Thousands of words have been written about the significance of Her Majesty the H20. They still don’t do her justice as she deserves.

Drinking water and staying hydrated is a Number One rule or the rule of all rules.

It is not a kind reminder – it is a rule. Water equals life. Water equals better brain function, vigilance, and improved bodily physiological responses. In turn, improved mind and body shape deliver greater work potential.

How to have a good day at work hydrate

Image by Free-Photos from Pixabay

Apart from having a bottle on your desk, you should get used to more frequent trips to the water cooler and the toilet afterward.

Toilets and water coolers are the spots where colleagues often meet for friendly banter. Additionally, short office get-togethers are the place-to-be for collaborative fruitful ideas that don’t come to mind when you sit alone at your desk.

3. Move

A sedentary work style has major drawbacks, for example:

  • The body suffers as a whole
  • The spine deteriorates
  • Hands and neck become inflexible

The human body is used to the movement.

Movement is not just fun. It is a basic human need. Growth happens in movement. Dynamic developments happen in movement. Expansion requires stepping out of your comfort zone.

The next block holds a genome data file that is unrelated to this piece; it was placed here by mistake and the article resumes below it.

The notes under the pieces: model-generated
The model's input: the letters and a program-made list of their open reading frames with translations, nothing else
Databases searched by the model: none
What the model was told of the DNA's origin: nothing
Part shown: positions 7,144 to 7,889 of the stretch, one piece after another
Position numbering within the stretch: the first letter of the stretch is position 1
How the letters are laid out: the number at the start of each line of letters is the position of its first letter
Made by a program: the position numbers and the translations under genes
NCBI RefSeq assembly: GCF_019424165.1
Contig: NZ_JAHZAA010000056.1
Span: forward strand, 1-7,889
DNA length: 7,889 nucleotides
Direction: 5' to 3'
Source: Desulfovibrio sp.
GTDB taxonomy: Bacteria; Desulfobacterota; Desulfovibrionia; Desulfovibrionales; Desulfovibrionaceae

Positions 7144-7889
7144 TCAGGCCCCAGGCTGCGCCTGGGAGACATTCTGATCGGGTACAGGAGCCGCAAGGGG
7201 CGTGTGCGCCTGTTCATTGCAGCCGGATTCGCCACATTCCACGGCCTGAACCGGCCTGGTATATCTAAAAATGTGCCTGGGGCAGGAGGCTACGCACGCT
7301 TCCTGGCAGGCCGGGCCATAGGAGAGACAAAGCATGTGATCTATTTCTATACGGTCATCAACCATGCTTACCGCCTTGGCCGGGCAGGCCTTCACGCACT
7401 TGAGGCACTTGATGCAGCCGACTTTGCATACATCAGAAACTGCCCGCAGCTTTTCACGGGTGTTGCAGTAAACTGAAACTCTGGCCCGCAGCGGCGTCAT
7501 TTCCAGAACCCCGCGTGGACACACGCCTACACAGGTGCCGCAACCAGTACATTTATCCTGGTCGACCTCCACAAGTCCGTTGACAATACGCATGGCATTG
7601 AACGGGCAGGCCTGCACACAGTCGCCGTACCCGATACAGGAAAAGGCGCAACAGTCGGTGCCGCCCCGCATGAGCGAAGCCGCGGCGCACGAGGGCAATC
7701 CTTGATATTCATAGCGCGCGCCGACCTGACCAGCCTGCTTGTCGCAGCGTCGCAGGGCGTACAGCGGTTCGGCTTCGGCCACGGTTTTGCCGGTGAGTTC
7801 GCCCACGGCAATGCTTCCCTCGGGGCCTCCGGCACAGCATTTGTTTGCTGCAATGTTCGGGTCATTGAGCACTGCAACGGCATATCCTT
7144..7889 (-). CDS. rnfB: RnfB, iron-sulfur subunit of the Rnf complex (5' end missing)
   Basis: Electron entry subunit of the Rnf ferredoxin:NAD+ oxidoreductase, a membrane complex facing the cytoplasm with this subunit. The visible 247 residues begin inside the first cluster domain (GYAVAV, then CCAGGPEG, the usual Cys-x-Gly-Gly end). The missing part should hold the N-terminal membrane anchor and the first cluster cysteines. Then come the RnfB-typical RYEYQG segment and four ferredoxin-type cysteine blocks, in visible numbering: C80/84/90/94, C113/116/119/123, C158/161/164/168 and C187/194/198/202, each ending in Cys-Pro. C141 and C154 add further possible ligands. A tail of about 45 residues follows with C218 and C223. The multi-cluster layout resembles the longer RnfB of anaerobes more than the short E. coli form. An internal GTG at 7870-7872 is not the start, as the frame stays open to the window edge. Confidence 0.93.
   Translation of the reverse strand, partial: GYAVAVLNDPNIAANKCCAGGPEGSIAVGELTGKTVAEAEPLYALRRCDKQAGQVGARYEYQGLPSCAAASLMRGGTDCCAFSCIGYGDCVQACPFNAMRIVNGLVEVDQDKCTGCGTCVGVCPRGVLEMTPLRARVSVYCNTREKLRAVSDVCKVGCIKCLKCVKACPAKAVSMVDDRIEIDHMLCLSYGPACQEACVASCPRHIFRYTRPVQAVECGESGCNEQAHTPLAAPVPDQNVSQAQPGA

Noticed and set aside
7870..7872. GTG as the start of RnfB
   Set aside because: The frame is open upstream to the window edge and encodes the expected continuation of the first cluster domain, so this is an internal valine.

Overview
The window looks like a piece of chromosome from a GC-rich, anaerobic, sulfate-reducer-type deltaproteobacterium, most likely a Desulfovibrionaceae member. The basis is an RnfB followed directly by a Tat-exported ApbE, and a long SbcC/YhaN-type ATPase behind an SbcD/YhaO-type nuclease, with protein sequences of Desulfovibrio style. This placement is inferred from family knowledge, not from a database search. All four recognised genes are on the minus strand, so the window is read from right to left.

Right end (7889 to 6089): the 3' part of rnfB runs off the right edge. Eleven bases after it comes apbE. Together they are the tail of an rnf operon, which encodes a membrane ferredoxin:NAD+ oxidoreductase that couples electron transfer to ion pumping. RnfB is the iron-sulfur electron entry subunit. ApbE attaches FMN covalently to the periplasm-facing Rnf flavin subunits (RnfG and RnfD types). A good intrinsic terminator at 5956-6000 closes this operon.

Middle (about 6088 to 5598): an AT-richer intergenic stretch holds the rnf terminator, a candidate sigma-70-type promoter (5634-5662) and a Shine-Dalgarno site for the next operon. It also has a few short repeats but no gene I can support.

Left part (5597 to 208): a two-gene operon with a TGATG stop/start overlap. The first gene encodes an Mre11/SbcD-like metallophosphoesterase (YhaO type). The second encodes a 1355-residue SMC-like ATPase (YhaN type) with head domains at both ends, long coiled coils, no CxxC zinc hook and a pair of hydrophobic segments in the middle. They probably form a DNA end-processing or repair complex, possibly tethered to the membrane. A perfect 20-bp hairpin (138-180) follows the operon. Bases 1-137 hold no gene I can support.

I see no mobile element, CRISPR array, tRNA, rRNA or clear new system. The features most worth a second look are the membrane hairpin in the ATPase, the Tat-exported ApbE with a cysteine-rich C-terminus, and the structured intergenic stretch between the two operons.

how to have a good day at work growth

Image by Nattanan Kanchanaprat from Pixabay

And most business leaders agree that growth, dynamic progress, and expansion are at the core of each endeavor and would like to see more of those in a great workday.

Getting up of the chair is of an absolute benefit for everyone who spends their time working seated. This should happen often, perhaps as often as every half an hour.

The body gets an energetic boost by putting itself into action.

The mind and the body are in mutual interdependence. Where one goes, the other naturally follows. A great mind-body connection is the essence of high-quality work.

You can make the breathe-hydrate-move office mantra a part of your work life with ease:

  1. Take the “O” out of oxygen as a symbol for the “breathe” part of the mantra.
  2. Make the “H” for hydrogen a part of “hydrate”.
  3. When the two connect together in a “2”, strolling to the watercooler for a glass of H2O in a relaxed way puts everything together.

This is how a simple glass of H2O and some activity can contribute to your happiness. 

Finally, here is another unoriginal yet useful idea – if you don’t like staring at water reminder apps, put a “Breathe-Hydrate-Move” board sign hanging on your office’s wall. That will do the job, too.

Stories about Dogs and People participates in the Amazon Services LLC Associates Program, an affiliate advertising program designed to provide a means for sites to earn commissions by linking to Amazon. When you buy books or other products and services from on Amazon from a link on here, I earn a small commission. 

As an Amazon Associate, I earn from qualifying purchases.